19. Folger R (1993) Reactions to mistreatment at work. In: Murnighan K (ed) Social psychology in organizations: advances in theory and research. Prentice Hall, Englewood Cliffs, pp 161–183Google Scholar
  20. Greenberg J (1993) The social side of fairness: interpersonal and informational classes of organizational justice. In: Cropanzano R (ed) Justice in the workplace: approaching fairness in human resource management. Lawrence Erlbaum Associates, Hillsdale, pp 79–103Google Scholar
  21. Homans G (1958) Social behavior as exchange. Am J Sociol 63:597–606CrossRefGoogle Scholar
  22. Jones D, Skarlicki D (2005) The effects of overhearing peers discuss an authority’s fairness reputation on reactions to subsequent treatment. J Appl Psychol 90(2):363CrossRefGoogle Scholar
  23. Laschinger H (2004) Hospital nurses’ perceptions of respect and organizational justice. J Nurs Adm 34:354–364CrossRefGoogle Scholar
  24. Leventhal G (1976) The distribution of rewards and resources in groups and organizations. In: Berkowitz IL (ed) Advances in experimental social psychology, vol 9. Academic, New York, pp 91–131Google Scholar
  25. Leventhal G (1980) What should be done with equity theory? New approaches to the study of fairness in social relationship. In: Gergen K, Greenberg M, Willis R (eds) Social exchange: advances in theory and research. Plenum Press, New York, pp 27–55CrossRefGoogle Scholar
  26. Lilly J, Virick M, Hadani M (2010) The dynamic nature of justice: influential effects of time and work outcomes on long-term perceptions of justice. Soc Justice Res 23:37–59CrossRefGoogle Scholar
  27. Lilly J, Virick M, Wipawayangkool K (2015) Recency effects in justice and organizational citizenship behavior: the impact of coping style. J Bus Strateg 32:71–109Google Scholar
  28. Lind A, Tyler T (1988) The social psychology of procedural justice. Plenum Press, New YorkCrossRefGoogle Scholar
  29. Lind A, van den Bos K (2002) When fairness works: a general of uncertainty management. In: Staw BM, Kramer RM (eds) Research in organizational behavior, vol 24. Elsevier, Boston, pp 181–223Google Scholar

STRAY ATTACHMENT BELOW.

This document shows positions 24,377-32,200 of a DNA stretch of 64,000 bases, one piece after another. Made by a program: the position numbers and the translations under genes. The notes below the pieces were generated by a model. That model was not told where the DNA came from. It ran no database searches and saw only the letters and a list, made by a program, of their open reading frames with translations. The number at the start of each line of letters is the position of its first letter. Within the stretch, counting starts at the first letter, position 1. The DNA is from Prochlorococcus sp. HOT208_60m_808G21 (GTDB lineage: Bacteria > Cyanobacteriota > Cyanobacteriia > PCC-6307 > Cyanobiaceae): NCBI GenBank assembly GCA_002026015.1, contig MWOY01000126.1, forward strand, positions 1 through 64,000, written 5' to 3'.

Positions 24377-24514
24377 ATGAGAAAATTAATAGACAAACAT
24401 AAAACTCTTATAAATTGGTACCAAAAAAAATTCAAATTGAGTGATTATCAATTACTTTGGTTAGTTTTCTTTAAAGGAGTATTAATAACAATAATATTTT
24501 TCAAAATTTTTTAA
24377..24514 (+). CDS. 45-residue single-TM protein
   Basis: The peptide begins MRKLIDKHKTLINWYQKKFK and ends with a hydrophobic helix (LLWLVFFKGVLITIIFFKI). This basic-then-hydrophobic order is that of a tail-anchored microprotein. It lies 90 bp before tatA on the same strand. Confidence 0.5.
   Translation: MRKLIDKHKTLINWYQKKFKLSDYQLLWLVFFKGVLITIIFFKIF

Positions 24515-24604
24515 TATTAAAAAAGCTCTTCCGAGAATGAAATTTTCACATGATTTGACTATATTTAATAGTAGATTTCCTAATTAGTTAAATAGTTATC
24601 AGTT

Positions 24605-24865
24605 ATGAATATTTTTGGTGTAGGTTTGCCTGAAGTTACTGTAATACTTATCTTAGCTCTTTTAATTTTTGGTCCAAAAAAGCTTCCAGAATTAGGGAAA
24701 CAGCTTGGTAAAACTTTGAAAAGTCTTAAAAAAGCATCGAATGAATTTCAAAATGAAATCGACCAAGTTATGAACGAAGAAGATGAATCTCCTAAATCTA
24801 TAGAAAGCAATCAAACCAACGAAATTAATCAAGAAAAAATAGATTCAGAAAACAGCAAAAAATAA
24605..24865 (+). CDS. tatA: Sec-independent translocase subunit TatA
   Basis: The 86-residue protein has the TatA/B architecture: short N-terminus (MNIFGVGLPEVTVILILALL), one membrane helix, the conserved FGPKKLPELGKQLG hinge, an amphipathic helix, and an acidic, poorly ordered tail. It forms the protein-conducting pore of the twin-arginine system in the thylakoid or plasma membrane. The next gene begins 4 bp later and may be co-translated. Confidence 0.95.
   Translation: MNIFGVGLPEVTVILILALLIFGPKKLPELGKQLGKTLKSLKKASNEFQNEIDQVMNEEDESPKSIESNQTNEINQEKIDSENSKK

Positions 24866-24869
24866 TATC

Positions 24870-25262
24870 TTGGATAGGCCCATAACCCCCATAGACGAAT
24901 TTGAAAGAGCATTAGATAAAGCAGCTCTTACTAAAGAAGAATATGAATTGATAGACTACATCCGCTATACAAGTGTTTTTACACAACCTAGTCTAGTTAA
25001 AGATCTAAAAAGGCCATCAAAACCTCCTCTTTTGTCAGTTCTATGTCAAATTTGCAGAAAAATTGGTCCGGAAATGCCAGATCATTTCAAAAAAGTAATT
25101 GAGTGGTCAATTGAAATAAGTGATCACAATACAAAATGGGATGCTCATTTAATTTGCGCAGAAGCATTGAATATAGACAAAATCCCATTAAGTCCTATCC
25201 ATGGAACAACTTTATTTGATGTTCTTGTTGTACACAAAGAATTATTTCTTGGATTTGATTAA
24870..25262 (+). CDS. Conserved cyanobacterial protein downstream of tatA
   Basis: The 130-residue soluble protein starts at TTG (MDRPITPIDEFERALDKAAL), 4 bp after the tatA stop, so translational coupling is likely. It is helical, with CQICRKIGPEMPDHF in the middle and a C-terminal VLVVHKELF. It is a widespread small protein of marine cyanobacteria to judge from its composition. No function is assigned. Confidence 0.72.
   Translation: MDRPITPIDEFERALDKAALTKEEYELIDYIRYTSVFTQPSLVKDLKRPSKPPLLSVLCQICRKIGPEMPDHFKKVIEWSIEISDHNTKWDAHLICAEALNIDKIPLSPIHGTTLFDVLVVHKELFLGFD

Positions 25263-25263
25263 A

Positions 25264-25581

30. Patient D, Cojuharence I, Fortin M (2015) The “when” of justice events and why it matters. In: Ambrose M, Cropanzano R (eds) Oxford handbook of justice in the workplace. Oxford University Press, Oxford, pp 309–327, ProQuest Ebook Central. Web. 22 August 2016Google Scholar
  31. Proudfoot D, Lind A (2015) Fairness heuristic theory, the uncertainty management model, and fairness at work. In: Ambrose M, Cropanzano R (eds) Oxford handbook of justice in the workplace. Oxford University Press, Oxford, pp 371–385, ProQuest Ebook Central. Web. 22 August 2016Google Scholar
  32. Stouffer SA, Suchman EA, DeVinney LC, Star SA, Williams RM (1949) Studies in social psychology in world war II: the American soldier, vol 1, Adjustment during army life. Princeton University Press, PrincetonGoogle Scholar
  33. Tajfel H, Turner J (1979) An integrative theory of intergroup conflict. In: Austin WG, Worchel S (eds) The social psychology of intergroup relations. Brooks/Cole, Monterey, pp 33–47Google Scholar
  34. Tepper B (2000) Consequences of abusive supervision. Acad Manage J 43:178–190CrossRefGoogle Scholar
  35. Thau S, Bennett R, Mitchell M, Marrs M (2009) How management style moderates the relationship between abusive supervision and workplace deviance: an uncertainty management theory perspective. Organ Behav Hum Decis Process 108(1):79–92CrossRefGoogle Scholar
  36. Thibaut J, Walker L (1975) Procedural justice: a psychological analysis. Lawrence Erlbaum Associates, HillsdaleGoogle Scholar
  37. Thibaut J, Walker L (1978) A theory of procedure. Calif Law Rev 66:541–566CrossRefGoogle Scholar
  38. Tripp T, Bies R (2009) Getting even: the truth about workplace revenge – and how to stop it. Josey-Bass, San FranciscoGoogle Scholar
  39. Tyler T, Blader S (2000) Cooperation in groups: procedural justice, social identity, and behavioral engagement. Psychology Press, PhiladelphiaGoogle Scholar
  40. Tyler T, Blader S (2003) The group engagement model: procedural justice, social identity and cooperative behavior. Pers Soc Psychol Rev 7:349–361CrossRefGoogle Scholar
  41. Tyler T, Lind A (1992) A relational model of authority in groups. In: Zanna MP (ed) Advances in experimental social psychology, vol 25. Academic, San Diego, pp 115–191Google Scholar
  42. Van den Bos K (2001) Uncertainty management: the influence of uncertainty salience on reactions to perceived procedural fairness. J Pers Soc Psychol 80:931–941CrossRefGoogle Scholar

Copyright information

© Springer International Publishing AG 2016

Authors and Affiliations

  1. 1.Sam Houston State UniversityHuntsvilleUSA